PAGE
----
She explained to me how hard it is for leaders to confront others because it requires them to sit in the discomfort of appearing unkind, and potentially jeopardizes the relationship with the person whom they’re confronting. So, often, we end up minimizing our feedback to make it seem less severe, or add flattery or compliments to ease our own tension.
But do we have the courage and integrity to sit in the discomfort and ambiguity of confrontation for the sake of giving honest feedback that could help a person to grow? Personally, I find that very challenging and hard to do.
Of course, we want to do everything with both truth (giving honest feedback) and grace (giving honest feedback in a gracious way). However, I’ve found how easy it is to skip “telling the truth.” It’s so much easier to say positive things to people. Who wouldn’t want to be seen as an encourager and “cheerleader” who is only giving others compliments?
But being just a cheerleader is not leadership, and more than that — it can be a gentle killer.
If we’re not willing to do the hard things, like confronting, giving honest critical feedback, and holding others accountable, we are enabling sin and dysfunction in other people, and in our organization. It means that we are not willing to point out, or stand against, injustice. It means we are not protecting others.
That is spineless, unjust and unloving leadership. I’ve been guilty of it far too often, shying away from difficult conversations I know need to happen. There are many times when I’m feeling down or weak in spirit, and the last thing I want to be is the “bad guy” — I just want to be accepted and supported! That’s why every day, I pray for the courage to not compromise, but to do what’s truly just and loving.
Why are we so afraid to do the “hard things” in life?
Maybe it’s because many of us have had bad experiences with authority that abused power. As a result, we associate all authority as parental and condescending. But unhealthy paternalism isn’t just of the domineering type … there is also the permissive, enabling type that seeks to save others from any kind of consequences or discomfort. And we must see that this is just as harmful to those we lead!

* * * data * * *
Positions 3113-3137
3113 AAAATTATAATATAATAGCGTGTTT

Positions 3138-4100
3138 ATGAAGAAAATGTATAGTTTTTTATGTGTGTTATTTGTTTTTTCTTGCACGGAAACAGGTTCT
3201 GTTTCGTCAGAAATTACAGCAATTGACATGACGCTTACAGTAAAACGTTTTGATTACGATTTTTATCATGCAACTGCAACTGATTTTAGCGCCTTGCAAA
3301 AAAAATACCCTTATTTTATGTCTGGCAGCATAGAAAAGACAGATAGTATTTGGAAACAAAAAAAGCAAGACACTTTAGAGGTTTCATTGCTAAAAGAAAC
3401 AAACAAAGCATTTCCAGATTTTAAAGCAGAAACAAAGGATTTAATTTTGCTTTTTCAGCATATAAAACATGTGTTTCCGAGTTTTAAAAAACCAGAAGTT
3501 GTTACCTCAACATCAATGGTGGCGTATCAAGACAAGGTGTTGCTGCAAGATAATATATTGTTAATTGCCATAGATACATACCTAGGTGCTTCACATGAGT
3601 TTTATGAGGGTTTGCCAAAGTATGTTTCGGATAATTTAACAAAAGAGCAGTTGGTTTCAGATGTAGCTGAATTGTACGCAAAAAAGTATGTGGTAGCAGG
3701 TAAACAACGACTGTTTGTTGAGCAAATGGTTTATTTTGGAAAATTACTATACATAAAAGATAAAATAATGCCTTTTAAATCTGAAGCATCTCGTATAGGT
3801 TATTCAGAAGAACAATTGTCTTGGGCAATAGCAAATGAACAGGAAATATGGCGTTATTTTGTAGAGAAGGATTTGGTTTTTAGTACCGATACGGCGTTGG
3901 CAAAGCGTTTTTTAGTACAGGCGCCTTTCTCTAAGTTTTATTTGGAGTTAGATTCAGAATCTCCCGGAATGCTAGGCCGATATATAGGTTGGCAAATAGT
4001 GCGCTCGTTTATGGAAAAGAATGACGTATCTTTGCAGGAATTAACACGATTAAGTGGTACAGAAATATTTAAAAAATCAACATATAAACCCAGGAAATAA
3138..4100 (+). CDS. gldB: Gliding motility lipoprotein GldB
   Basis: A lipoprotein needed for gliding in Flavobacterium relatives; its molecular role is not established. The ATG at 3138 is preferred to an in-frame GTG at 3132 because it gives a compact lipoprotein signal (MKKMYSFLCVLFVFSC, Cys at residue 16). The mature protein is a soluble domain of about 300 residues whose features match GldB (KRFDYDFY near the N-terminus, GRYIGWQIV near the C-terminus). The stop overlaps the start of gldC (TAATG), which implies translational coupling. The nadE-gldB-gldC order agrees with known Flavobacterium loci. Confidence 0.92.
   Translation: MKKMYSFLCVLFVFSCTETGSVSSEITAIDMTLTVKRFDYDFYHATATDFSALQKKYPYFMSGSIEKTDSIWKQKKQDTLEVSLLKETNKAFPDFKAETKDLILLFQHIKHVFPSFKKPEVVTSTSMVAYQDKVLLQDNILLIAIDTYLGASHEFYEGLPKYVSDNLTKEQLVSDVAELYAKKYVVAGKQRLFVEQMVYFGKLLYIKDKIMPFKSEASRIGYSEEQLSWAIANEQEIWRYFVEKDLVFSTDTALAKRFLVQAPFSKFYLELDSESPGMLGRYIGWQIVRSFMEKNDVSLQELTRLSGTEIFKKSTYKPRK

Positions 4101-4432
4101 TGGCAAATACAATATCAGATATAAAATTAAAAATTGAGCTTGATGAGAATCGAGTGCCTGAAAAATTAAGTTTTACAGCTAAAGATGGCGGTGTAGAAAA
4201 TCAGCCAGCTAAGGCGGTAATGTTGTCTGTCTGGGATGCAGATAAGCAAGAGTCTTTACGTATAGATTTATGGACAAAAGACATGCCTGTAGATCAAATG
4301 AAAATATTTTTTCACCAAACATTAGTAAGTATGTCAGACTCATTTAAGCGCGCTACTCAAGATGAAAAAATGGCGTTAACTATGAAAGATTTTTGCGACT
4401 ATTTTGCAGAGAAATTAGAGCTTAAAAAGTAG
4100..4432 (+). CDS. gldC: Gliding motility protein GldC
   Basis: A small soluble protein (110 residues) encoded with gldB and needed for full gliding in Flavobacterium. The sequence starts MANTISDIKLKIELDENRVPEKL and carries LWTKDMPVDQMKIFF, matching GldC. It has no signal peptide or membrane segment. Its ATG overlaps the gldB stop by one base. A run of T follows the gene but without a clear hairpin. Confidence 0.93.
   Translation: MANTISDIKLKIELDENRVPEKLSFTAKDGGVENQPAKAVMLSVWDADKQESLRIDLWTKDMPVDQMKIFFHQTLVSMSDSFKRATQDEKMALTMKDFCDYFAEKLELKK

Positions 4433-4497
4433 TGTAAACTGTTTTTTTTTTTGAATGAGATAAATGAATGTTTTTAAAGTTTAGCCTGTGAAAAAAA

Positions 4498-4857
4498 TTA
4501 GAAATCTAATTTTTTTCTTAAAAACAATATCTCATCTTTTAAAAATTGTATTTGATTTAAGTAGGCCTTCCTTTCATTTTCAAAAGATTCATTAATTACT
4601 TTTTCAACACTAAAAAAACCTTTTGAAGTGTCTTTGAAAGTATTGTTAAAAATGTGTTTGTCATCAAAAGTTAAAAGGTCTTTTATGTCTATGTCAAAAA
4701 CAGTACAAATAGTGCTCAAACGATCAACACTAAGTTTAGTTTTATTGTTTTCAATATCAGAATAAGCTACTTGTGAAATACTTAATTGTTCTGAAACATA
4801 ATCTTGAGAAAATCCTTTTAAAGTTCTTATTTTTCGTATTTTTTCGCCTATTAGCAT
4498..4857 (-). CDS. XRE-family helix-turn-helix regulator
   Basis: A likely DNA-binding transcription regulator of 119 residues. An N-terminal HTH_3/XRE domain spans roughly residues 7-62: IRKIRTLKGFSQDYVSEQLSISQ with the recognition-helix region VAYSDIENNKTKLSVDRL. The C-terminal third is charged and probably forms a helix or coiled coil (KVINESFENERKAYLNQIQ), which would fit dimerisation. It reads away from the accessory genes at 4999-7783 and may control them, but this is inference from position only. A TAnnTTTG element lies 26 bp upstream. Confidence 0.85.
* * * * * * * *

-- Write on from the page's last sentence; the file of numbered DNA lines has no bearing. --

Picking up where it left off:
I believe we’ve gone to the extreme of viewing power as evil, instead of accepting a balanced view that authority and power can not only be good things — they are essential to leadership! We need to be able to embrace our own authority to fight for people, and for what is right, even when it’s hard or uncomfortable. That is a vital part of what it means to serve.
If you ever have a chance to watch an episode of Restaurant: Impossible, you will notice how many owners have problems keeping anybody accountable. And it kills the employees. It doesn’t show belief in them, nor a desire to help them grow as people and leaders. It doesn’t push them to excel to a higher standard, and help them succeed and thrive, as they see how much more they’re capable of.
Leadership is hard. It should be. Being a leader puts us to the test of being willing to do what’s hard and uncomfortable, for the sake of serving others. I’ve failed that test many times, and every day I fall short of God’s standard … but that doesn’t make me stop learning and growing in my desire to be a leader of integrity and courage.
If you want to discuss or engage more:
In your culture, how high is the value of harmony and being non-confrontational? What pros and cons have you personally experienced as a result of that?
What do you think has contributed to our general culture of permissiveness and lack of feedback, honesty and accountability?When was the last time somebody gave you honest feedback or criticism? How did they do it? What was your reaction and why?
Do you believe that authority and power are good or bad? What about your background and past experiences might have shaped your beliefs about this? Name some personal experiences when you saw that using authority and power was necessary and fundamental to leadership.